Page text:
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Editorial: Obamacare Hasn't Worked

On November 2, 2010, 63 Republican congressional candidates and six Republican senatorial candidates won seats thanks to the Tea Party wave, instigated by the passage of the deeply partisan Affordable Healthcare Act (ACA). These newly-elected politicians promised to the voters that they would work around the clock to repeal the ACA, which was very unpopular with the voters.

Over seven years after Barack Obama signed the ACA into law on March 23, 2010 and nearly seven years since the Republicans took the House, the act is still the law of the land. The Republicans in the House voted to repeal the ACA 54 times, as of 2014, and Republican senators triggered a government shutdown over the ACA funding in 2013. Regardless of all of these efforts, American people are still paying disastrous premiums for healthcare because of the regulatory language embedded into the ACA and the taxpayers are footing for waste, fraud, and abuse within the newly-created healthcare bureaucracy.

On May 4, 2017, Speaker Paul Ryan (R-Wisconsin), who was under pressure from President Donald Trump, showed his prowess when he mustered together enough votes to pass the American Healthcare Act (AHCA) onto the Senate. This Republican replacement bill for Obamacare cut Medicaid funding, established an alternative form of the mandate, expanded tax credits for healthcare purchasers, and more. Voter consensus is widely against the act, with support barely in the double digits, and Trump himself called it "mean."

President Donald Trump and Senate Majority Leader Mitch McConnell

Once the House passed the AHCA repeal, the Republicans in the Senate got to work on amending the House's bill so that they could come to a consensus bill that would bring together hard-righters like Ted Cruz (R-Texas) with moderates like Susan Collins (R-Maine). Titled "Better Care Reconciliation Act of 2017," their proposal incorporated many tenets of the House Republicans' bill and added the repeal of a 3.8% tax on investment income.

Majority Leader Mitch McConnell (R-Kentucky) seeks a vote on the Senate proposal in July, but it is so deeply unpopular with the public and among members of his caucus that it will be an uphill climb to get 50 Senate backers.

The fact of the matter is that the American people were promised a repeal and a replacement of the ACA, not just a modification of the failed act with expanded tax breaks for the wealthy. I do believe in trickle-down economics, but the objective with the replacement should not be to incorporate tax reform. Instead, it should be an exercise in rejecting the regulatory state that Obamacare created and in encouraging the free market.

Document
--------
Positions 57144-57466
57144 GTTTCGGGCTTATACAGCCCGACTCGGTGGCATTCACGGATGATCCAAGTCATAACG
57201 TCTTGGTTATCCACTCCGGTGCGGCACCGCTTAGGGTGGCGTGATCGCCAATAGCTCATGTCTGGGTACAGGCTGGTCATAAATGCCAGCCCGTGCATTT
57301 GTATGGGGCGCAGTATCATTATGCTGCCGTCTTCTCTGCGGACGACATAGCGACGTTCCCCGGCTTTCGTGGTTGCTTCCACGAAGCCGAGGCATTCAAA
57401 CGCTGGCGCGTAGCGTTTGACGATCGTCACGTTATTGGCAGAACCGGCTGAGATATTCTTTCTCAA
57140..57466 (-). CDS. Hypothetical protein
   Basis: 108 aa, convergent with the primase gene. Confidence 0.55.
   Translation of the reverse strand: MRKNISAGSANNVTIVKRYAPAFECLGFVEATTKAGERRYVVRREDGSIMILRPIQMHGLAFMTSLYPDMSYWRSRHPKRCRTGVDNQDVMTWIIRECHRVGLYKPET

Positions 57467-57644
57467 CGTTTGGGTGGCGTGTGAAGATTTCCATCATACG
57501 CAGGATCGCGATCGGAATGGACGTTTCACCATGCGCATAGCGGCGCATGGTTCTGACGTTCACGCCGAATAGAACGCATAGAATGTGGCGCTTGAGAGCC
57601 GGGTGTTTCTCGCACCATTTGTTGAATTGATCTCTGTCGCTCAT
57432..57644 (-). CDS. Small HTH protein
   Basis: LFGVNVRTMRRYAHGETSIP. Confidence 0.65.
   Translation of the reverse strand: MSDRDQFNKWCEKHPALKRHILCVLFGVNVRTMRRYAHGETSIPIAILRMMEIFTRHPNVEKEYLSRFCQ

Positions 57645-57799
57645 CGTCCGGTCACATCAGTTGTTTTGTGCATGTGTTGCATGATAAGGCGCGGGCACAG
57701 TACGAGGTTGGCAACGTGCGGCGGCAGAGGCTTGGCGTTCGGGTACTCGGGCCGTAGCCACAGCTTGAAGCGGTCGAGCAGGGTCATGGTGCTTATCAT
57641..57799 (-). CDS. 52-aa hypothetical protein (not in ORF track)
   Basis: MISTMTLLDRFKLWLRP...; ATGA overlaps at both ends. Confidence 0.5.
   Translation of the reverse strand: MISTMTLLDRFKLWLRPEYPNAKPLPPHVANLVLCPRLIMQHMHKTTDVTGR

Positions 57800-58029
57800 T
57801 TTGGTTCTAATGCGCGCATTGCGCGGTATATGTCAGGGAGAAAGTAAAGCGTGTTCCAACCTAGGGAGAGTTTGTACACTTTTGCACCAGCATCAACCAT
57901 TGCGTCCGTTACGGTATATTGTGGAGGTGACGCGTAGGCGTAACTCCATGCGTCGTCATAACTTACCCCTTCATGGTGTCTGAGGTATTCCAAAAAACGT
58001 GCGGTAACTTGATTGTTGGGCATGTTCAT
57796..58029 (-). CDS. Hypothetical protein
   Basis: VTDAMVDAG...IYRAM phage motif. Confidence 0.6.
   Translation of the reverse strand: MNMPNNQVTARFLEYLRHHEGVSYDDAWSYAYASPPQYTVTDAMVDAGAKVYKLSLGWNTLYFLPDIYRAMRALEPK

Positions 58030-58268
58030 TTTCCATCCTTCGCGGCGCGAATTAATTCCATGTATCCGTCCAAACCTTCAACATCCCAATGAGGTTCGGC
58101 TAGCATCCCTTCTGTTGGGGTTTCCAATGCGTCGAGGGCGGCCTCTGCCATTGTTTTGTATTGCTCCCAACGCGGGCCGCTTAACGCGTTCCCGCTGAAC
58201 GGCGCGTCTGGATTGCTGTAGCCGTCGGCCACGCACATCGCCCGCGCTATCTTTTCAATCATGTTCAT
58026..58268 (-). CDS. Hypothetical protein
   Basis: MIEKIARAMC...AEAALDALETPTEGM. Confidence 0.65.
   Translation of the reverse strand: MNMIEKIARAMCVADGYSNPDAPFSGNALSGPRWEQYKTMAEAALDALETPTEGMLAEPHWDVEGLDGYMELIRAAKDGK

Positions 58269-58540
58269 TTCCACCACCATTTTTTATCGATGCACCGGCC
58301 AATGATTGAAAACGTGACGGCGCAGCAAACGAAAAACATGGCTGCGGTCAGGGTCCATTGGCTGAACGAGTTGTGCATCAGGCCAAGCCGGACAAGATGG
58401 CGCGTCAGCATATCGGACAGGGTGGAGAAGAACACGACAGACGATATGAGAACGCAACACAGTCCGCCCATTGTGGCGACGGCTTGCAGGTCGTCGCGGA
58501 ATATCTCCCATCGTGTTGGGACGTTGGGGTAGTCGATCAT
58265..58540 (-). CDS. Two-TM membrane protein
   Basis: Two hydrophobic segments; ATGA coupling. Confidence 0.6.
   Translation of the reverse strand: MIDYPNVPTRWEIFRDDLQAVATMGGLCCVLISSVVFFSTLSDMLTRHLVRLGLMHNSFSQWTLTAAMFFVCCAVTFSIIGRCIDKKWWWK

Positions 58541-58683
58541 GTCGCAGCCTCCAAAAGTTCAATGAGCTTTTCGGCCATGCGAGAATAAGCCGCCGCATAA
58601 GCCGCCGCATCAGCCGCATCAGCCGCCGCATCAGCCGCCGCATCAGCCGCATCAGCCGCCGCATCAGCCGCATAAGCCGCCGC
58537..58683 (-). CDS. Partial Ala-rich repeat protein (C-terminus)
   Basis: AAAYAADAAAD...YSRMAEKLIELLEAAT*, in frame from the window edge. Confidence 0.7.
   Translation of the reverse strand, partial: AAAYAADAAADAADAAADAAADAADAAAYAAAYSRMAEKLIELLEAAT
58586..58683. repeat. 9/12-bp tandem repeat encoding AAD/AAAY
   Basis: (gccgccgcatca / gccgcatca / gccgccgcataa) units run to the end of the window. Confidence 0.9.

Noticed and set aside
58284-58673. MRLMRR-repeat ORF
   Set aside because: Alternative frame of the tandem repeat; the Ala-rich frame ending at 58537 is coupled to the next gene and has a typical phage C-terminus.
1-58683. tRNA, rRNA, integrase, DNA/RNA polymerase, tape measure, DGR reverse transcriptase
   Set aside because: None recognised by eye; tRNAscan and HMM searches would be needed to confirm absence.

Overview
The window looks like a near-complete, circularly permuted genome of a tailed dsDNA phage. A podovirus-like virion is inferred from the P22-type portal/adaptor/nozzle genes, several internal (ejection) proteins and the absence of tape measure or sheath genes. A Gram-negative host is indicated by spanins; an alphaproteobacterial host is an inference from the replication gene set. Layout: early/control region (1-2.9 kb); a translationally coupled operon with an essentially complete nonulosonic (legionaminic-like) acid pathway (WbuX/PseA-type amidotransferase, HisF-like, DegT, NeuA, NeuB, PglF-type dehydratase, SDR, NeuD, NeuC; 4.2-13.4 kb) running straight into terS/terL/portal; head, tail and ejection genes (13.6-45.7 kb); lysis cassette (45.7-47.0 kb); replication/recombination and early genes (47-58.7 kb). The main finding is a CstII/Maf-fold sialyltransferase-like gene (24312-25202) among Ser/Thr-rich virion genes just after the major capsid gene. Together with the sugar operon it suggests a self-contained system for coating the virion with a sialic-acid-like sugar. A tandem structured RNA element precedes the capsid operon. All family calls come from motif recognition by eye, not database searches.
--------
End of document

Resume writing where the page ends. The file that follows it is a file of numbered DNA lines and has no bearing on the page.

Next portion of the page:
I have a proposal for the Republicans: ditch the unpopular aspects of the AHCA and simply give the people a choice when it comes to their healthcare. Remove the regulations that block people from buying less comprehensive plans, which would be more than sufficient for young people, and establish only a simple rule: insurers cannot deny someone with pre-existing conditions.

The key word is "deny." Insurers should be allowed to charge those with pre-existing conditions more for their plan, as they would be much more comprehensive. To paraphrase Senator Jeff Flake (R-Arizona), if the government wants to subsidize the healthcare of those with pre-existing conditions along with the poor and the elderly, they should do it through direct subsidies rather than through rising premiums for all.

Additionally, along with allowing for less-comphrensive plans, the Republicans should permit people to purchase their plans across state lines. This competition would bring down the cost of coverage in a demonstration of the effectiveness of the free market.

The AHCA does have two fundamentally sound principles: the alternative form of the mandate and the tax credits for those who buy insurance. The mandate, as established by the ACA, is a violation of the "search and seizure" clause of the 4th Amendment. The Republican alternative, which establishes a 30% buy-in premium for someone buying a plan after not having coverage, is acceptable. For the critics, consider an analogy: should one be allowed to buy fire insurance when their house is on fire? Just the same, the tax credits -- an alternative form of subsidies -- would incentivize the purchase of health insurance more than the fines associated with the mandate ever did.

The greatest part of a plan that is centered around the free market is that it would drastically reduce the role of government in our affairs and it would allow for the consumer to find cheaper coverage. Regardless, there is one reasonable concern with such a concept: what about the people who are genuinely unable to pay for coverage, regardless of how cheap the free market makes it? The Republicans in the House and Senate answer that the tax credits will subsidize the poor, but for the people who don't take home enough to pay taxes, these credits would be unhelpful. The better option is to maintain the current level of Medicaid enrollment, while cutting the waste, fraud, and abuse so that it is actually sustainable.

If Medicaid enrollment levels are not slashed and there aren't tax breaks for the wealthy, there would great public consensus for the Republican plan to need to repeal Obamacare. While the approval ratings for the ACA are rising, this doesn't serve as indication of public support for the 2010 act -- it serves as a demonstration against the AHCA.

The Republicans in the Congress are doing a great disservice to the American people by stalling the repeal of Obamacare in the interests of partisanship. We elected them to accomplish positive change, and it is a disappointment that they have not completed their most crucial duty.